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Pest Management in Soybean

  • L. G. Copping
  • M. B. Green
  • R. T. Rees

Table of contents

  1. Front Matter
    Pages i-xii
  2. David J. Boernel, Jeffrey S. Mink, Alan T. Wier, James D. Thomas, B. Roger Leonard, Fernando Gallardo
    Pages 66-87
  3. Joe Funderburk, Jim Maruniak, Drion Boucias, Alejandra Garcia-Canedo
    Pages 88-98
  4. Flávio Moscardi, Daniel Ricardo Sosa-Gomez
    Pages 98-109
  5. Jennifer White, Richard Brown, Anildo Bettencourt, Carlos Soares
    Pages 120-127
  6. Robert Kinloch
    Pages 147-154
  7. Jose Tadashi Yorinori
    Pages 185-195
  8. David B. Weaver, Rodrigo Rodriguez-Kabana
    Pages 214-223
  9. O. P. Sehgal, G. Thottappilly
    Pages 251-261
  10. C. G. Mcwhorter
    Pages 262-271
  11. Robinson Antonio Pitelli
    Pages 282-290
  12. Dionisio Luiz Pisa Gazziero
    Pages 291-298
  13. Katsuzo Kamoshita, Elki Nagano, Kazuo Saito, Masaharu Sakaki, Ryo Yoshida, Ryo Sato et al.
    Pages 317-324
  14. Stephen R. Padgette, James C. Graham
    Pages 325-331
  15. Jose T. Yorinori, Dionisio L. P. Gazziero
    Pages 332-338
  16. Ellery L. Knake
    Pages 360-368
  17. Back Matter
    Pages 369-369

About this book

Introduction

This book is the third in a series of volumes on major tropical and sub-tropical crops. These books aim to review the current state of the art in management of the total spectrum of pests and diseases which affect these crops in each major growing area using a multi-disciplinary approach. Soybean is economically the most important legume in the world. It is nutritious and easily digested, and is one of the richest and cheapest sources of protein. It is currently vital for the sustenance of many people and it will play an integral role in any future attempts to relieve world hunger. Soybean seed contains about 17% of oil and about 63% of meal, half of which is protein. Modern research has developed a variety of uses for soybean oil. It is processed into margarine, shortening, mayonnaise, salad creams and vegetarian cheeses. Industrially it is used in resins, plastics, paints, adhesives, fertilisers, sizing for cloth, linoleum backing, fire­ extinguishing materials, printing inks and a variety of other products. Soybean meal is a high-protein meat substitute and is used in the developed countries in many processed foods, including baby foods, but mainly as a feed for livestock. Soybean (Glycine max), which evolved from Glycine ussuriensis, a wild legume native to northern China, has been known and used in China since the eleventh century Be. It was introduced into Europe in the eighteenth century and into the United States in 1804 as an ornamental garden plant in Philadelphia.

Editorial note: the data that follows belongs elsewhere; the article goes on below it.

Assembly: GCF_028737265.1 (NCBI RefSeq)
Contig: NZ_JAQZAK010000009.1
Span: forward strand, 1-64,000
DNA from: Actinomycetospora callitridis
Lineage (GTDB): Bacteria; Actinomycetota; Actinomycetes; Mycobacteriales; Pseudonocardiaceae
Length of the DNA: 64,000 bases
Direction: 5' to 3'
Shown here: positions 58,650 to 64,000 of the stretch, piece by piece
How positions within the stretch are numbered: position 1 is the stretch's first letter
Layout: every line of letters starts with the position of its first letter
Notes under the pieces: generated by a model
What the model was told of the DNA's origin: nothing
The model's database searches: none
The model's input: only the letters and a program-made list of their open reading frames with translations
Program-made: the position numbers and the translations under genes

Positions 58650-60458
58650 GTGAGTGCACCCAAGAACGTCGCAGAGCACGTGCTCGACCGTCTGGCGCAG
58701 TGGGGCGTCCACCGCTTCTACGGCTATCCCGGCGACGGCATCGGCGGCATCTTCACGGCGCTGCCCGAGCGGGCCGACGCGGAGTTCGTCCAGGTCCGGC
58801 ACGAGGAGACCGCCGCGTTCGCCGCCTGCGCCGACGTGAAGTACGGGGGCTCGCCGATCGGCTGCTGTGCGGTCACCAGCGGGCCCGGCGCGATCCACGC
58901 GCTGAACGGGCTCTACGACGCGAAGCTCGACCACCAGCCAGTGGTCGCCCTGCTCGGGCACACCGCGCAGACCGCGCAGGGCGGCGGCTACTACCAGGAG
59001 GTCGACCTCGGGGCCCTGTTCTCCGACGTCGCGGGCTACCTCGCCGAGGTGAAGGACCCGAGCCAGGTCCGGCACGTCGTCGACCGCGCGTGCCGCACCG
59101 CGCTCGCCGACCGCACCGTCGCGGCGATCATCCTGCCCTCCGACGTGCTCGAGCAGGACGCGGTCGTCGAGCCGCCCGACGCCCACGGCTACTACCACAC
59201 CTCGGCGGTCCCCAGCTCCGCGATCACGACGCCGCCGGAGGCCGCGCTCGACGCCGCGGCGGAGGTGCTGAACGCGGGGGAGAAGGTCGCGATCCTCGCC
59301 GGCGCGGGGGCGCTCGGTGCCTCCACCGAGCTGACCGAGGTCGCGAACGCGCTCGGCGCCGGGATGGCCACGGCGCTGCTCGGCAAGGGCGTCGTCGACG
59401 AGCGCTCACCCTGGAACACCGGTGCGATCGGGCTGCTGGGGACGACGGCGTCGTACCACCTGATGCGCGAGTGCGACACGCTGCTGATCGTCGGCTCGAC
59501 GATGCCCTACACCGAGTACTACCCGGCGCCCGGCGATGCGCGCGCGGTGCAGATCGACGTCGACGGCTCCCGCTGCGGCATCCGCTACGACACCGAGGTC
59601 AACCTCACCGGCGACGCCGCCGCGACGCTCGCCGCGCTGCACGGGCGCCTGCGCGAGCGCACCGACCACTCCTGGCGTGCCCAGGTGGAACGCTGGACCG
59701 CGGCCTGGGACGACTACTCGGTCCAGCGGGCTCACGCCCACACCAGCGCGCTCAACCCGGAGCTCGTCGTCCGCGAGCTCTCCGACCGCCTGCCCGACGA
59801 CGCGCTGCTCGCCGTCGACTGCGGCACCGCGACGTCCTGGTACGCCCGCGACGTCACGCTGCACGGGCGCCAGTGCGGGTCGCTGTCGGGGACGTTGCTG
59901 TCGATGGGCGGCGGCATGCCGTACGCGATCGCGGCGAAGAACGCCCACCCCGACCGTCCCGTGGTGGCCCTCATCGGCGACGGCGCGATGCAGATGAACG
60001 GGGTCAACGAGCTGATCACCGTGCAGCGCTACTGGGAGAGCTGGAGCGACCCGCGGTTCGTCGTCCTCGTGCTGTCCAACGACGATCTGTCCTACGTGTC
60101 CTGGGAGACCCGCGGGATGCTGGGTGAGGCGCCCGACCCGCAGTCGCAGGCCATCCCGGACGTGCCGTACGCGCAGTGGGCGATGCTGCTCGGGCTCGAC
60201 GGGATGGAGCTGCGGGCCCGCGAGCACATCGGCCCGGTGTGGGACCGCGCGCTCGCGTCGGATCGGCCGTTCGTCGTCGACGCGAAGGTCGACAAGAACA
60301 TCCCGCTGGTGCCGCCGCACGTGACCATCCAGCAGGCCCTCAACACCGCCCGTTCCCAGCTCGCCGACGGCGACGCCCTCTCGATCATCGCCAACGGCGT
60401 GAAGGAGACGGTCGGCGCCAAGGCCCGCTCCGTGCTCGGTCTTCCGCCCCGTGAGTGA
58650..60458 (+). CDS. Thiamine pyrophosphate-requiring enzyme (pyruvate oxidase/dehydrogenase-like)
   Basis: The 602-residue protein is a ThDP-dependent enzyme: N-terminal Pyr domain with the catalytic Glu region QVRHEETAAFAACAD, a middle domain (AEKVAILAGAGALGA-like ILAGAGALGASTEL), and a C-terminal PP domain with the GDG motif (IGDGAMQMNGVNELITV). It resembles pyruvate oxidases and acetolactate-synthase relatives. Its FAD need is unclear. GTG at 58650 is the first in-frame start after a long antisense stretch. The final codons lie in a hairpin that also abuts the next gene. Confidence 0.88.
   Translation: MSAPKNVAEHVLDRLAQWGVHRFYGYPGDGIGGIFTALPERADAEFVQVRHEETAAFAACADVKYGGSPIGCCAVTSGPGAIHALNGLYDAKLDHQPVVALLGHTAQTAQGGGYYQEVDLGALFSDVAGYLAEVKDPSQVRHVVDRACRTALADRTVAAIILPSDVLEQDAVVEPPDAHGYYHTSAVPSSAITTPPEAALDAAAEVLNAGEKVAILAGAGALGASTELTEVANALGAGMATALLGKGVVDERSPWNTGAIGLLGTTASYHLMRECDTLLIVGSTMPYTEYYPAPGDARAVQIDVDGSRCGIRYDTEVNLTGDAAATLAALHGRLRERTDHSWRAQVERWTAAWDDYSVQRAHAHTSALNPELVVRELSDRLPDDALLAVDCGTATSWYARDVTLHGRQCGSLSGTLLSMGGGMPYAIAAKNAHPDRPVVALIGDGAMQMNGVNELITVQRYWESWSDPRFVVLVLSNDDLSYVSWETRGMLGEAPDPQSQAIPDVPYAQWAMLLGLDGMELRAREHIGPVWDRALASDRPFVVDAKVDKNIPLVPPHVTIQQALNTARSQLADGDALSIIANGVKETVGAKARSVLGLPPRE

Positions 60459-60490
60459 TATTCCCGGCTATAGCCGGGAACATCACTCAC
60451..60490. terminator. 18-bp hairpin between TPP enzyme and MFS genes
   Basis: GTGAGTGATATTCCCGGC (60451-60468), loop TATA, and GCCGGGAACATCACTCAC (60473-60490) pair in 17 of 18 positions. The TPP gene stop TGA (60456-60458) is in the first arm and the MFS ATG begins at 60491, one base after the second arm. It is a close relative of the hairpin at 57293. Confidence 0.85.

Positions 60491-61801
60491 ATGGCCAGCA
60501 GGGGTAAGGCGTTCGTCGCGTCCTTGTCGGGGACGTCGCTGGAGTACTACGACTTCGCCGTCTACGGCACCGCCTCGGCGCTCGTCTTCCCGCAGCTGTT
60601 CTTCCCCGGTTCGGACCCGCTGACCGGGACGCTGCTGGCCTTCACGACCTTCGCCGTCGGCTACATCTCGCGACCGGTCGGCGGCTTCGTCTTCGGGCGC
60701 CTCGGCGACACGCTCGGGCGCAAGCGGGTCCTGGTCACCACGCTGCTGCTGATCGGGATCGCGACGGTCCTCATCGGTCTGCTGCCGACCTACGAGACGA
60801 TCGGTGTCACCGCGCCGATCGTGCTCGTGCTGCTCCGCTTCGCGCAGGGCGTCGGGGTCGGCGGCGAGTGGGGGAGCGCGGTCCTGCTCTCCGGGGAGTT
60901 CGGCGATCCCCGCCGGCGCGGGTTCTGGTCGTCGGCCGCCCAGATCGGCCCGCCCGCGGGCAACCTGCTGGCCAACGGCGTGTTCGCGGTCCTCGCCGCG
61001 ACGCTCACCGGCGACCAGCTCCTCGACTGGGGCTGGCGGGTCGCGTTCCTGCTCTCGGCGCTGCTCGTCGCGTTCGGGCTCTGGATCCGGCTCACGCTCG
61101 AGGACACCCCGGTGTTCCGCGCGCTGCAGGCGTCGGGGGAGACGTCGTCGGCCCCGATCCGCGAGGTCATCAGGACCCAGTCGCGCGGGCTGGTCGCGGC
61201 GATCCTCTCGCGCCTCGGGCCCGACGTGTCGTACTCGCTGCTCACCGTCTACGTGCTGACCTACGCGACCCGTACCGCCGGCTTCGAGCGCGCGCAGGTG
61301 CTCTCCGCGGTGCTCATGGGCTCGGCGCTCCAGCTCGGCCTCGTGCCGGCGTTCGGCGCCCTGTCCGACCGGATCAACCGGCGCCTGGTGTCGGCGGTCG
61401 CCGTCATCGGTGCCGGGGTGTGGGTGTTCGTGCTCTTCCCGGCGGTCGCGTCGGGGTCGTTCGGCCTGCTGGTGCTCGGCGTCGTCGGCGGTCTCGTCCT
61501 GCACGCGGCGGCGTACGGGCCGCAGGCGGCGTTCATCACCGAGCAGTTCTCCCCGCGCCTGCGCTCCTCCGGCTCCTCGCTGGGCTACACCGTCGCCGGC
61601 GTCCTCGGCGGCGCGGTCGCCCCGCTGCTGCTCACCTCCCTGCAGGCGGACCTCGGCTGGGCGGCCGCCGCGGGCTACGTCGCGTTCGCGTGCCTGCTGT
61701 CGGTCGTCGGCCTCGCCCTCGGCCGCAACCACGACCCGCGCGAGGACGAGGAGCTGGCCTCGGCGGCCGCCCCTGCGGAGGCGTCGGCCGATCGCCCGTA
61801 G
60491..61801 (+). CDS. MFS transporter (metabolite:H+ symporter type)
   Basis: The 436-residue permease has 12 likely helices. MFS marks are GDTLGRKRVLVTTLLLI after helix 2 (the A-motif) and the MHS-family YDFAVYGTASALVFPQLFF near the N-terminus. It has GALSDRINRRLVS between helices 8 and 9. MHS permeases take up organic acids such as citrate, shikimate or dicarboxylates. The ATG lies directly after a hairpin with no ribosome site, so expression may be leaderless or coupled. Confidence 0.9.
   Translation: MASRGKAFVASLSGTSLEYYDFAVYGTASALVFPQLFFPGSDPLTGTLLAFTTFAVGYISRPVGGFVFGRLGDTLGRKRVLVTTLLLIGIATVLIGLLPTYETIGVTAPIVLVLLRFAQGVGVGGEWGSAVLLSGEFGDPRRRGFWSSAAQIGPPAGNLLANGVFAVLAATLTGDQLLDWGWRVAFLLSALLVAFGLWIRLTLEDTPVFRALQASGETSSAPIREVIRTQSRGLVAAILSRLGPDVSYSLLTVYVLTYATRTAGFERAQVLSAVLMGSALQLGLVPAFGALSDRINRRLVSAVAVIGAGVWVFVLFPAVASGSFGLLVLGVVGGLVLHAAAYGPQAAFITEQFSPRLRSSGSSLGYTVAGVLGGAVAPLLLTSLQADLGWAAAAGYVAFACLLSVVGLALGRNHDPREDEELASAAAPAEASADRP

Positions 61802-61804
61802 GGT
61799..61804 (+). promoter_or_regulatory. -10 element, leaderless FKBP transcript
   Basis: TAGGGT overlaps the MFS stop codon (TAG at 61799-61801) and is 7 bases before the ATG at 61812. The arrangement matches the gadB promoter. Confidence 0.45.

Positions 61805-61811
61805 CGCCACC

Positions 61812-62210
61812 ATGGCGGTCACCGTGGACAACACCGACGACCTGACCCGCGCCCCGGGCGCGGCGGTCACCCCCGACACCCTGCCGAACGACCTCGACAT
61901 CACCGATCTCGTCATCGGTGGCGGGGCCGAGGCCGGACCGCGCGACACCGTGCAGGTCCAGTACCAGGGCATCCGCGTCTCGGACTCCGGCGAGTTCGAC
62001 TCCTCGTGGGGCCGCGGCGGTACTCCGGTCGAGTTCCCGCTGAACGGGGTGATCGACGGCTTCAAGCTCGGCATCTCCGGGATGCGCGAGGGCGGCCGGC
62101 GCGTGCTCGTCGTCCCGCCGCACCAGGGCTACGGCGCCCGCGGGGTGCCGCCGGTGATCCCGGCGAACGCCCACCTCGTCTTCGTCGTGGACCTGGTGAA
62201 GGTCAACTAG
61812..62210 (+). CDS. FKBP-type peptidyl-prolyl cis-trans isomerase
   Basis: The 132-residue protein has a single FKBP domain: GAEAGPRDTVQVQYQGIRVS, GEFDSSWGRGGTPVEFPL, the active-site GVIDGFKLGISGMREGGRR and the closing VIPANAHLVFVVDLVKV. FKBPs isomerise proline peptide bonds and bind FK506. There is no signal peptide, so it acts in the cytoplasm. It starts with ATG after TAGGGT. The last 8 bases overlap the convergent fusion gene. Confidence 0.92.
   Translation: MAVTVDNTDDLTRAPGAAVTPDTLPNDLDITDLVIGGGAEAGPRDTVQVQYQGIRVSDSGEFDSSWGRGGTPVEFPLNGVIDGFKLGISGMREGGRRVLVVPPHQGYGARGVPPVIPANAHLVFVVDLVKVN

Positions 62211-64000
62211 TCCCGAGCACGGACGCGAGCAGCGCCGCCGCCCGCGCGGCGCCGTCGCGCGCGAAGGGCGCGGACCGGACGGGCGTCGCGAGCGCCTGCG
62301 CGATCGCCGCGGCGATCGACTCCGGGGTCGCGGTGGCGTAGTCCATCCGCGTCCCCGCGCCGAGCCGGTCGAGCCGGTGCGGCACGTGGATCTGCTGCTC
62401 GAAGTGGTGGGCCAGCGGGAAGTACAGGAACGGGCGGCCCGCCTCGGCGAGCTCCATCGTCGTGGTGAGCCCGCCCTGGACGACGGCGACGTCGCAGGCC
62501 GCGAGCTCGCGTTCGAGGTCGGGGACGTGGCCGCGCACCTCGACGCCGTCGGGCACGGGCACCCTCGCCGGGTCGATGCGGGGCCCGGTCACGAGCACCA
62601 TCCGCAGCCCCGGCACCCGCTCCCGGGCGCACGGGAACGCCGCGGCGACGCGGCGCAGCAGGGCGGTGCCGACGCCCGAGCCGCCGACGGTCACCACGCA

Keywords

Fungi Glycin pest control pest management system

Editors and affiliations

  • L. G. Copping
    • 1
  • M. B. Green
    • 2
  • R. T. Rees
    • 3
  1. 1.Saffron Walden, EssexUK
  2. 2.Wallington, SurreyUK
  3. 3.Schering AGBerlinGermany

Bibliographic information

  • DOI https://doi.org/10.1007/978-94-011-2870-4
  • Copyright Information Springer Science+Business Media B.V. 1992
  • Publisher Name Springer, Dordrecht
  • eBook Packages Springer Book Archive
  • Print ISBN 978-1-85166-874-8
  • Online ISBN 978-94-011-2870-4
  • Buy this book on publisher's site
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